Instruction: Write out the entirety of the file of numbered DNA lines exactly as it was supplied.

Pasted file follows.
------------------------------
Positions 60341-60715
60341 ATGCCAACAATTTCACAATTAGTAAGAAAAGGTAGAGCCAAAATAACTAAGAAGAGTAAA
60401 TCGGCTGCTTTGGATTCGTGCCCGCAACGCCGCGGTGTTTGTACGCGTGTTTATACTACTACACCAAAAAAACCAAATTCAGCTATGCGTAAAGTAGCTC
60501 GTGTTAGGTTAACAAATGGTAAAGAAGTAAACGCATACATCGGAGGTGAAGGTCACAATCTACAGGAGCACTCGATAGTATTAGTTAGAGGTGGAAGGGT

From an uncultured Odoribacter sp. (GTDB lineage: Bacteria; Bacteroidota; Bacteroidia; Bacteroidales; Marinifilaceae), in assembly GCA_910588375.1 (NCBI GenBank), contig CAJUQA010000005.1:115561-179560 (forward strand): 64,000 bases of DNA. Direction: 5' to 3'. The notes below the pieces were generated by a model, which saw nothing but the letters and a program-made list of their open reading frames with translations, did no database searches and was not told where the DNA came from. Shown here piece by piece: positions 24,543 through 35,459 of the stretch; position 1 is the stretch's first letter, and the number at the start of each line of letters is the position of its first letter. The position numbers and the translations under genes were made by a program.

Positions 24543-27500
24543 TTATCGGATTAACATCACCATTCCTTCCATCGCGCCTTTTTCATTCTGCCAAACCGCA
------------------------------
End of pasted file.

Positions 60341-60715
60341 ATGCCAACAATTTCACAATTAGTAAGAAAAGGTAGAGCCAAAATAACTAAGAAGAGTAAA
60401 TCGGCTGCTTTGGATTCGTGCCCGCAACGCCGCGGTGTTTGTACGCGTGTTTATACTACTACACCAAAAAAACCAAATTCAGCTATGCGTAAAGTAGCTC
60501 GTGTTAGGTTAACAAATGGTAAAGAAGTAAACGCATACATCGGAGGTGAAGGTCACAATCTACAGGAGCACTCGATAGTATTAGTTAGAGGTGGAAGGGT

From an uncultured Odoribacter sp. (GTDB lineage: Bacteria; Bacteroidota; Bacteroidia; Bacteroidales; Marinifilaceae), in assembly GCA_910588375.1 (NCBI GenBank), contig CAJUQA010000005.1:115561-179560 (forward strand): 64,000 bases of DNA. Direction: 5' to 3'. The notes below the pieces were generated by a model, which saw nothing but the letters and a program-made list of their open reading frames with translations, did no database searches and was not told where the DNA came from. Shown here piece by piece: positions 24,543 through 35,459 of the stretch; position 1 is the stretch's first letter, and the number at the start of each line of letters is the position of its first letter. The position numbers and the translations under genes were made by a program.

Positions 24543-27500
24543 TTATCGGATTAACATCACCATTCCTTCCATCGCGCCTTTTTCATTCTGCCAAACCGCA